5. Economy and Business

Business and economics can seem like very foreign concepts to students, as they are often taught in an abstract, impractical manner. Instead of teaching the basics of business, why not watch an episode of Shark Tank with your students. Business plans, profit margins, and even negotiation skills can be learned in a playful and entertaining way.

If you want to take it up a notch, you can set up a live version of Shark Tank, with your students pitching their ideas to a panel of teachers or peers.

6. Language Classes

Languages are among the best subjects to teach using TV shows and movies. Foreign language TV shows depict the real language, including slang and spoken grammar, providing a more realistic experience than the stiff and often outdated language that is taught in class.

Short clips of shows or movies where characters use interesting grammar or sentence structure can transform language learning from a dry, abstract concept into a real world conversation that students want to follow along with.

Popular Netflix show Cable Girls could be a great way to liven up a Spanish class, while shows in German, French, Italian, and Portuguese can also be found on the platform.

7. Complement fiction

One of the easiest ways to integrate a TV series or movie into your curriculum is by showing clips of a novel you’re currently reading in class. All the great classics have been turned into TV shows, mini-series, or full feature-length movies at some stage.

Breaking up the reading using a short clip of one of the key scenes can bring extra life to novels and help pique your student’s interest. Seeing dialogue acted out can also be more engaging than reading it out in class.

8. Use a show as a trailer

Instead of using a movie or TV show that covers the topic being taught exactly, you can select a short scene from a popular show simply as a trailer to introduce a new topic. For example, The Big Bang Theory is a hugely popular comedy show about four geeky PhD students at CalTech in Pasadena.

While the show follows the relationships of the four characters, advanced physics concepts such as Schroedinger’s cat or the discovery of the Higgs Boson get regular mentions. Using a funny clip that includes these concepts can be a great way to grab your students attention and introduce a topic.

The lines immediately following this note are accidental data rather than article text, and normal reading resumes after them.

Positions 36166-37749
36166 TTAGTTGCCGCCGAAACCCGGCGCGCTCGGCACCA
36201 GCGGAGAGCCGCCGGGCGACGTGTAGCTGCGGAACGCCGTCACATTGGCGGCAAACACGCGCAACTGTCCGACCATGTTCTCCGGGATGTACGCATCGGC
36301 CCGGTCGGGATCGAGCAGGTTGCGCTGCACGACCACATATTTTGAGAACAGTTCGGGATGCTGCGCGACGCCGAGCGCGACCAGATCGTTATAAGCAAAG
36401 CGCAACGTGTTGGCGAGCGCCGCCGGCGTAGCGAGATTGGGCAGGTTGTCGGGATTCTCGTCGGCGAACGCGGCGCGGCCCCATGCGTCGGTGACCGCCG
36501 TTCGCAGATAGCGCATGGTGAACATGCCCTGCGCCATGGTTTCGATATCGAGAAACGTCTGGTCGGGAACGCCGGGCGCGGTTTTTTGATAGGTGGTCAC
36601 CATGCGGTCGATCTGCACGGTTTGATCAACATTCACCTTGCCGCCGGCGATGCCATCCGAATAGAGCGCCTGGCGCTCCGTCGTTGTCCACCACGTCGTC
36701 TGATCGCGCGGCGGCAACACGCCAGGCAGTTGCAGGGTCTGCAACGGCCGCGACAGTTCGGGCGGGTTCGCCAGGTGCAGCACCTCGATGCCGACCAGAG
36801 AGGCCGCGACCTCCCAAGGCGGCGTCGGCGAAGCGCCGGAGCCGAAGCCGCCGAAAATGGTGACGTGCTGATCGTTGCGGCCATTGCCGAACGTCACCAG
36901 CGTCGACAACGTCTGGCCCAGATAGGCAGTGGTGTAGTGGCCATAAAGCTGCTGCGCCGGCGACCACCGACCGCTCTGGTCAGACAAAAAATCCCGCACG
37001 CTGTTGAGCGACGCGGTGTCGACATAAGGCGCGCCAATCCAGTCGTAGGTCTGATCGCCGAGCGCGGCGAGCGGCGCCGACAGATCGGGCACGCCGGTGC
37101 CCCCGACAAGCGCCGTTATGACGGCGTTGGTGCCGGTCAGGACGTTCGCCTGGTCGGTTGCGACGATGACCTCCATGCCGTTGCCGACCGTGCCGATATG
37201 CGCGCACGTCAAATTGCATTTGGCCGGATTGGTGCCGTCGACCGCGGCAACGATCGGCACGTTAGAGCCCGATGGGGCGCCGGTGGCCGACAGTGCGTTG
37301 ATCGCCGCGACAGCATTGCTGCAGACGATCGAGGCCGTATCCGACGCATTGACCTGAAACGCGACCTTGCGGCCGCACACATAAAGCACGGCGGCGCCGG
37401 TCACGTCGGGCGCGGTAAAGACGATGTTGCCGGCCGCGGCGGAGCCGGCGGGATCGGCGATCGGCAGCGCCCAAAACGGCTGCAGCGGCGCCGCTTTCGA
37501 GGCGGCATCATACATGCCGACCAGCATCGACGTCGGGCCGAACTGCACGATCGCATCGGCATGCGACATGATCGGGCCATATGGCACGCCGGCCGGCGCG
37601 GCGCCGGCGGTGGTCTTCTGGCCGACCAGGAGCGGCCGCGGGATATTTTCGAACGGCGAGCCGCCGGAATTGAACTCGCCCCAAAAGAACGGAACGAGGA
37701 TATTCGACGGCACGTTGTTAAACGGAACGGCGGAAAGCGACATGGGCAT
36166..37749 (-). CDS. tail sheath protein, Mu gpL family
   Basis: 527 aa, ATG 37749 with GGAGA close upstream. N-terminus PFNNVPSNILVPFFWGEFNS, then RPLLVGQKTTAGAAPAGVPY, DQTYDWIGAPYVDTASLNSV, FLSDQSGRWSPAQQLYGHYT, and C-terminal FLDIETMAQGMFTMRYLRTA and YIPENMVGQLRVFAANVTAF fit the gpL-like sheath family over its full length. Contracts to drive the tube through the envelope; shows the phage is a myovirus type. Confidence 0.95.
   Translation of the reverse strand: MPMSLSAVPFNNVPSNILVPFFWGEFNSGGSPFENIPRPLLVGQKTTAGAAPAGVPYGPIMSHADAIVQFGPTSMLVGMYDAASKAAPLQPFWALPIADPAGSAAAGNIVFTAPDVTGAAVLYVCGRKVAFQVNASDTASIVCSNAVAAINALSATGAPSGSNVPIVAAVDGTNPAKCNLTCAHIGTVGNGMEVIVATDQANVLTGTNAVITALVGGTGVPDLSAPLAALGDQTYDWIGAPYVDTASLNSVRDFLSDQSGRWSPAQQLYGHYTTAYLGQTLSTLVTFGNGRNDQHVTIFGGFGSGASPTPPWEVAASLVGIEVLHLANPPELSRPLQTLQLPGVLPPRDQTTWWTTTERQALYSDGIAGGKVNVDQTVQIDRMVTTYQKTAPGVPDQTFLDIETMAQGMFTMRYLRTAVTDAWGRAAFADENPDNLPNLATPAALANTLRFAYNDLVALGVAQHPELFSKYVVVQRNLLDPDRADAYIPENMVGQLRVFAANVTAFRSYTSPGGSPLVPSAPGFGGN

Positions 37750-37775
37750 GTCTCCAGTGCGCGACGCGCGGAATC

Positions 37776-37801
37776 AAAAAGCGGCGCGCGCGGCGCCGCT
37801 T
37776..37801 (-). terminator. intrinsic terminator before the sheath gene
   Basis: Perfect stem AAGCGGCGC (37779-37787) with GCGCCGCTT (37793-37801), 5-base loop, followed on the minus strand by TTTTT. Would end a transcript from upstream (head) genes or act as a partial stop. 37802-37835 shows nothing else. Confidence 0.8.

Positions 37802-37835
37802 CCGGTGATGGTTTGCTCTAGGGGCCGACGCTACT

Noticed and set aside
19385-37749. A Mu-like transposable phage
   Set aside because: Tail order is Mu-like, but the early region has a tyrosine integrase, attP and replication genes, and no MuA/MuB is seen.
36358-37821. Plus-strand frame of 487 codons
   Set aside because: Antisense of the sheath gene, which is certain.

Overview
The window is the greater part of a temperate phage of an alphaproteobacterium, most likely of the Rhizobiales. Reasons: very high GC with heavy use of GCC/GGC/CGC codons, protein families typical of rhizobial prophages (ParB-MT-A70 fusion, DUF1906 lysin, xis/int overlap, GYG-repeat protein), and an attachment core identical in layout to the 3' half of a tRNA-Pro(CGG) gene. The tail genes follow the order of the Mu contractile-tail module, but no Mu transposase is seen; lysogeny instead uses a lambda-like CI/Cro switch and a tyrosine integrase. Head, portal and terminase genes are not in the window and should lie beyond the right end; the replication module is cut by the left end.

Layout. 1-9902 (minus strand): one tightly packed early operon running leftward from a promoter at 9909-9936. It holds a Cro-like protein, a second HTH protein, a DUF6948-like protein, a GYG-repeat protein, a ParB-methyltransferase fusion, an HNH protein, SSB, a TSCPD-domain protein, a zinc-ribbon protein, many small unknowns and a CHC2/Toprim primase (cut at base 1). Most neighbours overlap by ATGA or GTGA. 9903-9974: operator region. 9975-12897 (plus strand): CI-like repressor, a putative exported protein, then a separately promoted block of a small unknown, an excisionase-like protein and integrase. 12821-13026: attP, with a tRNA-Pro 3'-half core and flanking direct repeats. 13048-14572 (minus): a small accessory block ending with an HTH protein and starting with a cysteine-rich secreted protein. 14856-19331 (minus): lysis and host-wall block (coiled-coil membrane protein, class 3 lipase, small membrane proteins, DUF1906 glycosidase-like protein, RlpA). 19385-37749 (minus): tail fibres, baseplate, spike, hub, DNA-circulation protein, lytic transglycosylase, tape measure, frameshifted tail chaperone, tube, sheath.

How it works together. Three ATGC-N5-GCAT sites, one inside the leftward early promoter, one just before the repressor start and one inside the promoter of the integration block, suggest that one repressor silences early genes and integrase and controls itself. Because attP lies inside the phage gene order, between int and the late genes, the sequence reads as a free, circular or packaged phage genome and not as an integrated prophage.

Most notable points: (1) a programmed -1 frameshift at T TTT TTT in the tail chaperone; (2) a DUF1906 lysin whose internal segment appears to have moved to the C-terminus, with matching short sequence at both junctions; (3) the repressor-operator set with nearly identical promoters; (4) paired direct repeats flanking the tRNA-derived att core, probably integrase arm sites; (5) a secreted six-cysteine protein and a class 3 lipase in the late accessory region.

Interestingly, the popularity of the show has led to an increase in students taking physics in high school and university. Physics is losing its image as a ‘geeky’ subject thanks to shows like The Big Bang Theory and popular documentaries by Professor Brian Cox and Neil deGrasse Tyson.

9. Documentaries

Modern documentaries are a far cry from the old-school episodes you might remember from your own school days. Netflix has a whole host of world class documentaries on environmental, political, and social topics.

For example, BBC’s award-winning documentary series Life brings the incredible survival tactics used by nature to the screen and would be a fantastic addition to any biology lesson.

To make your lessons even more interactive, you could also involve your students in selecting or researching relevant shows and movies.

As you can see, there are many valuable and educational ways to incorporate a little screen time into the classroom. By picking the right show and planning your classes around the clips, you’ll be able to bring your subject to life, grab your class’ attention, and spark interesting discussions.

About 

Jennifer is a freelance writer for Open Colleges. She earned a Ph.D. in chemistry at Imperial College and now travels and works location independently. Her interests lie in travel, personal growth and development, and the future of work. You can follower her @nomadgirls or at http://digitalnomadgirls.com

2 Responses

  1. Anthony says:

    Just wanted to say it was a lovely read Jennifer, thanks for posting. I remember when I was at school two of us had to wheel the tv in.

    Getting old. 🙂

  2. precious says:

    Nice Jennifer, i’m a teacher, would love to tr this in class for my students. Thanks